General Acceptance

General Acceptance

The agreement by a bank to pay a bill of exchange in full. This differs from a qualified acceptance, in which the bank honors only a portion of the bill or changes the terms under which payment is made.
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He possessed no power of thought no depth of feeling, no troublesome sensibilities: nothing, in short, but a few commonplace instincts, which, aided by the cheerful temper which grew inevitably out of his physical well-being, did duty very respectably, and to general acceptance, in lieu of a heart.
The common denominator among [previous Nobel laureates] is their general acceptance of the Keynesian framework.
Merrell Dow Pharmaceuticals superceded the Frye rule in 1993, when the court found that evidence must be supported by the scientific method, thereby placing more importance on methodology than on general acceptance.
However, important light is refracted upon Florence's general acceptance of Medici leadership by the "almost continual engagement in the city's political life and administrative affairs," including military matters, of a large number of its citizens, to which Laura De Angelis draws attention (169).
As a result of the Internet's governmental and academic origins and a general acceptance that it possesses great public value, the Internet has historically been well subsidized.
The general acceptance of the personal computers and MS-DOS had not yet arrived, so the operating systems used back then were proprietary.
There's this steady growth in the number of patients going to a chiropractor and general acceptance of chiropractic treatment.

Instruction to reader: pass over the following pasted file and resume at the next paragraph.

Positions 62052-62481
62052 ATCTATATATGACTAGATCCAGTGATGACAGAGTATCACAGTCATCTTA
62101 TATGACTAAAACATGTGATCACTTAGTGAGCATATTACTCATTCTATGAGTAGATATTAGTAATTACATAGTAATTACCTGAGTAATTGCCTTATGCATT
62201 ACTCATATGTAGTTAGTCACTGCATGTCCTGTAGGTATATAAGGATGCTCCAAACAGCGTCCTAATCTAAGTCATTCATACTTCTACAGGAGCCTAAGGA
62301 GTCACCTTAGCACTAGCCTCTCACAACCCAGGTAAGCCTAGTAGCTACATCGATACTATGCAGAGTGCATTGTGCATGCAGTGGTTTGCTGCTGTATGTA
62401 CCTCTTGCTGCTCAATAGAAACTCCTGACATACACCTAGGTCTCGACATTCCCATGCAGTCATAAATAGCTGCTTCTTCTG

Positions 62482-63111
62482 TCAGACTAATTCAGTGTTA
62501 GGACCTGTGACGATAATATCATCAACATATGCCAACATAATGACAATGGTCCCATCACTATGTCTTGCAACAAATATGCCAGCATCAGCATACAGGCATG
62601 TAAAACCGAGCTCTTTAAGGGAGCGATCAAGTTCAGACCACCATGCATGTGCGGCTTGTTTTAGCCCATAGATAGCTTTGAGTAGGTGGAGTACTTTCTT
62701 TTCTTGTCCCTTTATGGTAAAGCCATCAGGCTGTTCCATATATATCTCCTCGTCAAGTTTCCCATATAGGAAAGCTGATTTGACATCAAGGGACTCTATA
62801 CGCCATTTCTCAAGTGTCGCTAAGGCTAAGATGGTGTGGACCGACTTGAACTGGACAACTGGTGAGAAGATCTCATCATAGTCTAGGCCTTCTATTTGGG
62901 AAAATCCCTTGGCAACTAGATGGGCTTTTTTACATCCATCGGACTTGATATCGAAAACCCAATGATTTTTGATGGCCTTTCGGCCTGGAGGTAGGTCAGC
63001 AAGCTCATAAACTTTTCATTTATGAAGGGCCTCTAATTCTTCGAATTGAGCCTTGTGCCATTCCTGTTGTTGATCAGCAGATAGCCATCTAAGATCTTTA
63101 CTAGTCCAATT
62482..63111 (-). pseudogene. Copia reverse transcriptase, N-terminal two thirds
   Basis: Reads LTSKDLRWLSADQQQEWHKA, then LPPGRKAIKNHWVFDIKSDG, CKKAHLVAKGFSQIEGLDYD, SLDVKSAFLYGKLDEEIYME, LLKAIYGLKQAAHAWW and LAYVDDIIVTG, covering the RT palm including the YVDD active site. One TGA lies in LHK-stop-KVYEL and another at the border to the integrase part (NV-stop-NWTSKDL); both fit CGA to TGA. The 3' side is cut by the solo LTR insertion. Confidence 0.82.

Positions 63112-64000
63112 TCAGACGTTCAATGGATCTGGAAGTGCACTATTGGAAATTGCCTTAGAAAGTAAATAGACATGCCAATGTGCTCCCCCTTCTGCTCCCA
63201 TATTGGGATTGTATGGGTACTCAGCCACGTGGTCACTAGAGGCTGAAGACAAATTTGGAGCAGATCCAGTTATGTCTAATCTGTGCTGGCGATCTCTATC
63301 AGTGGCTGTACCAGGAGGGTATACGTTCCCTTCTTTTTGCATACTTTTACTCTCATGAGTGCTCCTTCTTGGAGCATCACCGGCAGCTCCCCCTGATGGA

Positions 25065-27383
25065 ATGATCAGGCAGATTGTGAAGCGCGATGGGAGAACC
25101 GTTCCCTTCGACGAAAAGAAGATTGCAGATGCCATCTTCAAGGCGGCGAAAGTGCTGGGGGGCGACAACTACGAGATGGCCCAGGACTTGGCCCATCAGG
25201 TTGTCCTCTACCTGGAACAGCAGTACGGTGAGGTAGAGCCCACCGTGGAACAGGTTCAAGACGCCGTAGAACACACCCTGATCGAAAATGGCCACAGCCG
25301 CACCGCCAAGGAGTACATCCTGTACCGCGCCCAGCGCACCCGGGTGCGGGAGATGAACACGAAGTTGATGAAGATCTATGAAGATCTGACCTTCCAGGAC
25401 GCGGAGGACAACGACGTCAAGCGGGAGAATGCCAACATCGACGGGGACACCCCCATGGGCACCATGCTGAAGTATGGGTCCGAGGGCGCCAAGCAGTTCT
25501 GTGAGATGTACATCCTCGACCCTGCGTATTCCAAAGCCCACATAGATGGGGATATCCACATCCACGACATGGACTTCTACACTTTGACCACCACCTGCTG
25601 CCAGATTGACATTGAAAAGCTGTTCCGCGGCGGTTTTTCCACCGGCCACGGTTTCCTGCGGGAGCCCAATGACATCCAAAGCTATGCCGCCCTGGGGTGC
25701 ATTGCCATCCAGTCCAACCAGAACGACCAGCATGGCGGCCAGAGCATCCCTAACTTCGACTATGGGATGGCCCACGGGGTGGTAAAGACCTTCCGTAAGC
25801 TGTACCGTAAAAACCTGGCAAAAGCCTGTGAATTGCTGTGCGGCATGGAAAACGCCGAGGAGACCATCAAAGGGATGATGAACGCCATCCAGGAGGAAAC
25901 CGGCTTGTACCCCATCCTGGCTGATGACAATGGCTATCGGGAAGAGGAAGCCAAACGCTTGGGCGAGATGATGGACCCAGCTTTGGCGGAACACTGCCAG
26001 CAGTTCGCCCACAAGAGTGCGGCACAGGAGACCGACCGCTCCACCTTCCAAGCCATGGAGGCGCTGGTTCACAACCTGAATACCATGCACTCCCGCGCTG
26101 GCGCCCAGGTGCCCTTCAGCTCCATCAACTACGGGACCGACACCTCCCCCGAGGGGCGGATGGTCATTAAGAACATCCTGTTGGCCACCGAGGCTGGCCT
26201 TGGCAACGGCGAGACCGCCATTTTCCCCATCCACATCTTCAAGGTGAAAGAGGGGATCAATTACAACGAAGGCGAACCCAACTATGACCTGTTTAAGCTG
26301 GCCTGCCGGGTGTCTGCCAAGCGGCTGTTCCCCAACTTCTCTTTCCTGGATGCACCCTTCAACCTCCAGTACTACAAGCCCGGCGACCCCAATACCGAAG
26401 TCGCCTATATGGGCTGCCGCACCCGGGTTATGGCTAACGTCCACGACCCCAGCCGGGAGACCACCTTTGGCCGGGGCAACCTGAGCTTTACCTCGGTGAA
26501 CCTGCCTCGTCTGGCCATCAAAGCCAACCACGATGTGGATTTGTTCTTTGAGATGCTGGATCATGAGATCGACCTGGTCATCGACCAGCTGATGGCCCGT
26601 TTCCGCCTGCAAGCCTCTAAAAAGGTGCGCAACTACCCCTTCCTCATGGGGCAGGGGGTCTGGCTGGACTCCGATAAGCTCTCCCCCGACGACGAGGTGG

OABITAR further argued that the exclusion of nonreligion represented a kind of educational censorship - the effect of the religion curricula being the inculcation of a general acceptance of ideas, concepts, and supernatural beliefs common to the major traditional faiths.
The court acknowledged that the California Evidence Code does not include general acceptance as a criterion for admissibility.
Bowsher wrote COSO to say that "with the addendum, we believe the COSO Framework merits general acceptance for evaluating the effectiveness of internal controls.
Such risks and uncertainties include, but are not limited to, market conditions, the availability of components and successful production of the Company's products, general acceptance of the Company's products and technologies, competitive factors, timing, and other risks described in the Company's SEC reports and filings.
Although that in 1992 a general acceptance for more transactions was prevailing, the anticipated benchmark for European investments could not be reached.